• In general, though, the trend since 1976-1977 has been for influenza-associated deaths to increase, which is attributed in part to the aging of the population. (managedcaremag.com)
  • This novel virus spread worldwide and had caused about 17,000 deaths by the start of 2010. (wikipedia.org)
  • The 1918 flu caused an unusual number of deaths, possibly due to it causing a cytokine storm in the body. (wikipedia.org)
  • Of these, the 1918 Spanish Flu was the most severe, with 50 million or more deaths worldwide. (studentshare.net)
  • severe
  • While sometimes confused with the common cold , influenza is a much more severe disease and is caused by a different type of virus. (wikipedia.org)
  • Any new, effective treatment against severe flu infections should be able to prevent these types of haemorrhages, particularly in the lungs. (scifed.com)
  • The type A viruses are the most virulent human pathogens among the three influenza types and cause the most severe disease. (wikipedia.org)
  • Blood plasma levels of Interleukin 6 (IL-6), Interleukin 8, monocyte chemotactic protein-1 and Interferon-gamma were significantly increased in swine H2N3 compared to human H2N2 infected animals supporting the previously published notion of increased IL-6 levels being a potential marker for severe influenza infections. (wikipedia.org)
  • vaccines
  • Present vaccination strategies for swine influenza virus (SIV) control and prevention in swine farms typically include the use of one of several bivalent SIV vaccines commercially available in the United States. (wikipedia.org)
  • Antigenic drift refers to the continuous changes in the virus that make it slightly different than previous versions, requiring the yearly production of new vaccines. (nbcnews.com)
  • This renewed interest could lead to new discoveries of immune system response to viruses that could lead to better drugs and vaccines, the researchers write in a review article that appears in the May issue of Nature Immunology. (rxpgnews.com)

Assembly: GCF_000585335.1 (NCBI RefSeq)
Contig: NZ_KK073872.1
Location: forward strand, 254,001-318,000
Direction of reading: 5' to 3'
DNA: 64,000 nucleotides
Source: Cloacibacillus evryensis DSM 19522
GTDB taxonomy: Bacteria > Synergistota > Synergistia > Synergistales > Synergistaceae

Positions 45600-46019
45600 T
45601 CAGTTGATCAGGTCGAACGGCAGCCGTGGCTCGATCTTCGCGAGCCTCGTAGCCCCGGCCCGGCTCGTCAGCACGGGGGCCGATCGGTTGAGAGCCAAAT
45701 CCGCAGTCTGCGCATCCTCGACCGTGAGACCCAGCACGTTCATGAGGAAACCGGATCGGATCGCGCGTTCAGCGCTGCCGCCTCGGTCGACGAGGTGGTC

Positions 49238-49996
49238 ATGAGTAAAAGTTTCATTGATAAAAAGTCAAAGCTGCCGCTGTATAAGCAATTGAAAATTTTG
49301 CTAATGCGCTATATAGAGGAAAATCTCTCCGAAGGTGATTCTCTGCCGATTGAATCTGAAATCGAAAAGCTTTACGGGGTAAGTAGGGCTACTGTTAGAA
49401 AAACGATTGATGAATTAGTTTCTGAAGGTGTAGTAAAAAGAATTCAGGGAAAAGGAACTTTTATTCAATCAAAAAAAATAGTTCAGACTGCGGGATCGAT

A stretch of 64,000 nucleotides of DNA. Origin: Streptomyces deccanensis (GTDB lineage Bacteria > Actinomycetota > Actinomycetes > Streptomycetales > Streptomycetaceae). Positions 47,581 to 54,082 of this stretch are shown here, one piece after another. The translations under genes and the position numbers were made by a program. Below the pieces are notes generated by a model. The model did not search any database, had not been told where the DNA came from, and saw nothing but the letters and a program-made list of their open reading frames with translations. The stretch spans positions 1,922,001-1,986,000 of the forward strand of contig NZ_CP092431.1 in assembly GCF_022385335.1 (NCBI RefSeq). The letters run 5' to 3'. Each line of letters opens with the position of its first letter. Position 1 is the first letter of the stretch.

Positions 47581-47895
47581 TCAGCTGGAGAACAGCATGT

• Until recently, many immunologists were relatively uninterested in studying influenza immunity because there were already effective vaccines," said Peter Doherty, Ph.D., member of the St. Jude Department of Immunology and co-recipient of the 1996 Nobel Prize for Medicine. (rxpgnews.com)
  • The main goal of research is to develop influenza countermeasures such as vaccines, therapies and diagnostic tools. (wikipedia.org)
  • citation needed] See Prospects for universal flu vaccines The US government on May 4, 2006 awarded five-year contracts for "more than $1 billion to five drug manufacturers developing technology for speedier mass production of vaccines in the event of a pandemic" from the $3.8 billion pandemic preparedness bill passed in 2005. (wikipedia.org)
  • Currently, flu vaccines are produced in specialized chicken eggs, but that technique does not allow for speedy mass vaccinations. (wikipedia.org)
  • illness
  • Strain A/cal/Duschanbe/55/71 could be detected for seven days and caused an influenza-like illness in calves. (wikipedia.org)
  • The FUN, virus that has caused human illness and death in Asia is resi stant to amantadine and rimantadine, (wo antiviral medications commonly used for influenza. (hubpages.com)
  • In the U.S. and the rest of the Northern Hemisphere, the flu is usually considered a wintertime illness. (healthmap.org)
  • respiratory
  • Using a combination of structural modeling, quantitative glycan binding and human respiratory tissue binding methods, we systematically identify mutations in the HA from a recent avian-adapted H2N2 strain (A/Chicken/PA/2004) that make its quantitative glycan receptor binding affinity (defined using an apparent binding constant) comparable to that of a prototypic pandemic H2N2 (A/Albany/6/58) HA. (pubmedcentralcanada.ca)
  • Even before people realize they have been infected, the flu viruses multiply rapidly in the respiratory system and leap to nearby people in the fine droplets of coughs or sneezes. (rxpgnews.com)
  • The influenza viruses are only one of its kinds amongst the respiratory viruses in that they undergo major antigenic variation (Stuart-Harris C. 1979). (studentshare.net)
  • threat
  • In response to the threat of a possible pandemic flu, the United States has published a "National Strategy for Pandemic Influenza" that outlines a three-pillar approach to preventing a major disaster. (nbcnews.com)
  • Further study of this virus and the immune response to it will no doubt help us prepare for this latest threat. (rxpgnews.com)